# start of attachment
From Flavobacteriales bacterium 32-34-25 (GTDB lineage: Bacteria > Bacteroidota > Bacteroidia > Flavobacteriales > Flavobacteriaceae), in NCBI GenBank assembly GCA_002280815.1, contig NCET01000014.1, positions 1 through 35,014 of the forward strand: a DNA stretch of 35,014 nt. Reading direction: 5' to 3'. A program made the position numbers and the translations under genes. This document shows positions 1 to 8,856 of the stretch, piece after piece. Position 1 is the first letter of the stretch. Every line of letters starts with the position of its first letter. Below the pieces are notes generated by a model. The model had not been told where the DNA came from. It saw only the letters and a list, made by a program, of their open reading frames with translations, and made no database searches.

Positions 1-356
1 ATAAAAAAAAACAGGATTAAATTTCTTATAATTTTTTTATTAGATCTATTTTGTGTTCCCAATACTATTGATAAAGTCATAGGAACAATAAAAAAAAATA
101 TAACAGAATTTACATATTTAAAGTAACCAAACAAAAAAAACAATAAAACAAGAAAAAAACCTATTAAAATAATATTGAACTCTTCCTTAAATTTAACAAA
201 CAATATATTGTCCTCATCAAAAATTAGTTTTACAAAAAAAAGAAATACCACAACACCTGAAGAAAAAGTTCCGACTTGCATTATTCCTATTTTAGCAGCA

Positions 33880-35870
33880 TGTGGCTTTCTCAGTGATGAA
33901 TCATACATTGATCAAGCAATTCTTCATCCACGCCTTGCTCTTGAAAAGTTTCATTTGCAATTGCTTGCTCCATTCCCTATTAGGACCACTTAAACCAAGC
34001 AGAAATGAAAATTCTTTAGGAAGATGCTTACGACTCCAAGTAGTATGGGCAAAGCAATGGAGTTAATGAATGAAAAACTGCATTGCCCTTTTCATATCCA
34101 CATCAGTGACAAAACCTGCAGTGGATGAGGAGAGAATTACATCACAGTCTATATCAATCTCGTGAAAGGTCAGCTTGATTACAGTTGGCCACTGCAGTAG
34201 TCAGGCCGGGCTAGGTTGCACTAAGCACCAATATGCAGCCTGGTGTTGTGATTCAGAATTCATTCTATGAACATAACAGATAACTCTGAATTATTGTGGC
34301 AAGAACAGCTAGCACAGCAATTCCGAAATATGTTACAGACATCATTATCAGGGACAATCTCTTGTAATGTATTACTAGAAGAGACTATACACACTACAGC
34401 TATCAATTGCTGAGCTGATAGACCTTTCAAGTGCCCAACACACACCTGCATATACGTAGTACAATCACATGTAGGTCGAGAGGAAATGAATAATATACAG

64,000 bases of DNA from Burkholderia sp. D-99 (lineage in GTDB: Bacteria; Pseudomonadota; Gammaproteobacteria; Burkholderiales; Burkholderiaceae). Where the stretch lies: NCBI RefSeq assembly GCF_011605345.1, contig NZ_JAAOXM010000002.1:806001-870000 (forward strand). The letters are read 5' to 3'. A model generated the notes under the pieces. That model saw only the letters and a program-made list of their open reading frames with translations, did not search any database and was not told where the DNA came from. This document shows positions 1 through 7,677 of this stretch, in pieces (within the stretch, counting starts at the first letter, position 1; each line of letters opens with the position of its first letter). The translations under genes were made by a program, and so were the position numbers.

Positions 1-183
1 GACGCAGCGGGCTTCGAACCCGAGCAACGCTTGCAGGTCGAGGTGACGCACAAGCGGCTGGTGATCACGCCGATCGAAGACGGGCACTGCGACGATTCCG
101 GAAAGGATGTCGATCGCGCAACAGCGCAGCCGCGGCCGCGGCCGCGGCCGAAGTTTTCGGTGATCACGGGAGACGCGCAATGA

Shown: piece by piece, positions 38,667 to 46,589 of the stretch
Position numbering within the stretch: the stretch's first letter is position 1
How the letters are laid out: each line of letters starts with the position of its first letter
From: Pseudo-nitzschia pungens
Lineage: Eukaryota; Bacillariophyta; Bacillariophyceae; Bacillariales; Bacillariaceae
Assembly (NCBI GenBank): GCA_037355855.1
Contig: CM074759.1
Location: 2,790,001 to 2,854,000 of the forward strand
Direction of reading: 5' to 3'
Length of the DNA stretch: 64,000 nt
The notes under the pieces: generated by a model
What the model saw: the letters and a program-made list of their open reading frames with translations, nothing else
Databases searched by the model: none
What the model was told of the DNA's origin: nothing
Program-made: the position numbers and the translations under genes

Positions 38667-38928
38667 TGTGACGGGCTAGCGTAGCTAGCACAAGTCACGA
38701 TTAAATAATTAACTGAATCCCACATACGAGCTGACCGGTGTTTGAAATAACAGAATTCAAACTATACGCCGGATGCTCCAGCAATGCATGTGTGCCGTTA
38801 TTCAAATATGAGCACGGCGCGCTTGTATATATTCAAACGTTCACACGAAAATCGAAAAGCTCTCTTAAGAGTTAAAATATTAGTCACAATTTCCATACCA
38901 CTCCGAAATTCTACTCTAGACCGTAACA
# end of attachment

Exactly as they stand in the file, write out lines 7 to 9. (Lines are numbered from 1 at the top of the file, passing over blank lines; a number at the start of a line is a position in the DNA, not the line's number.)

33880 TGTGGCTTTCTCAGTGATGAA
33901 TCATACATTGATCAAGCAATTCTTCATCCACGCCTTGCTCTTGAAAAGTTTCATTTGCAATTGCTTGCTCCATTCCCTATTAGGACCACTTAAACCAAGC
34001 AGAAATGAAAATTCTTTAGGAAGATGCTTACGACTCCAAGTAGTATGGGCAAAGCAATGGAGTTAATGAATGAAAAACTGCATTGCCCTTTTCATATCCA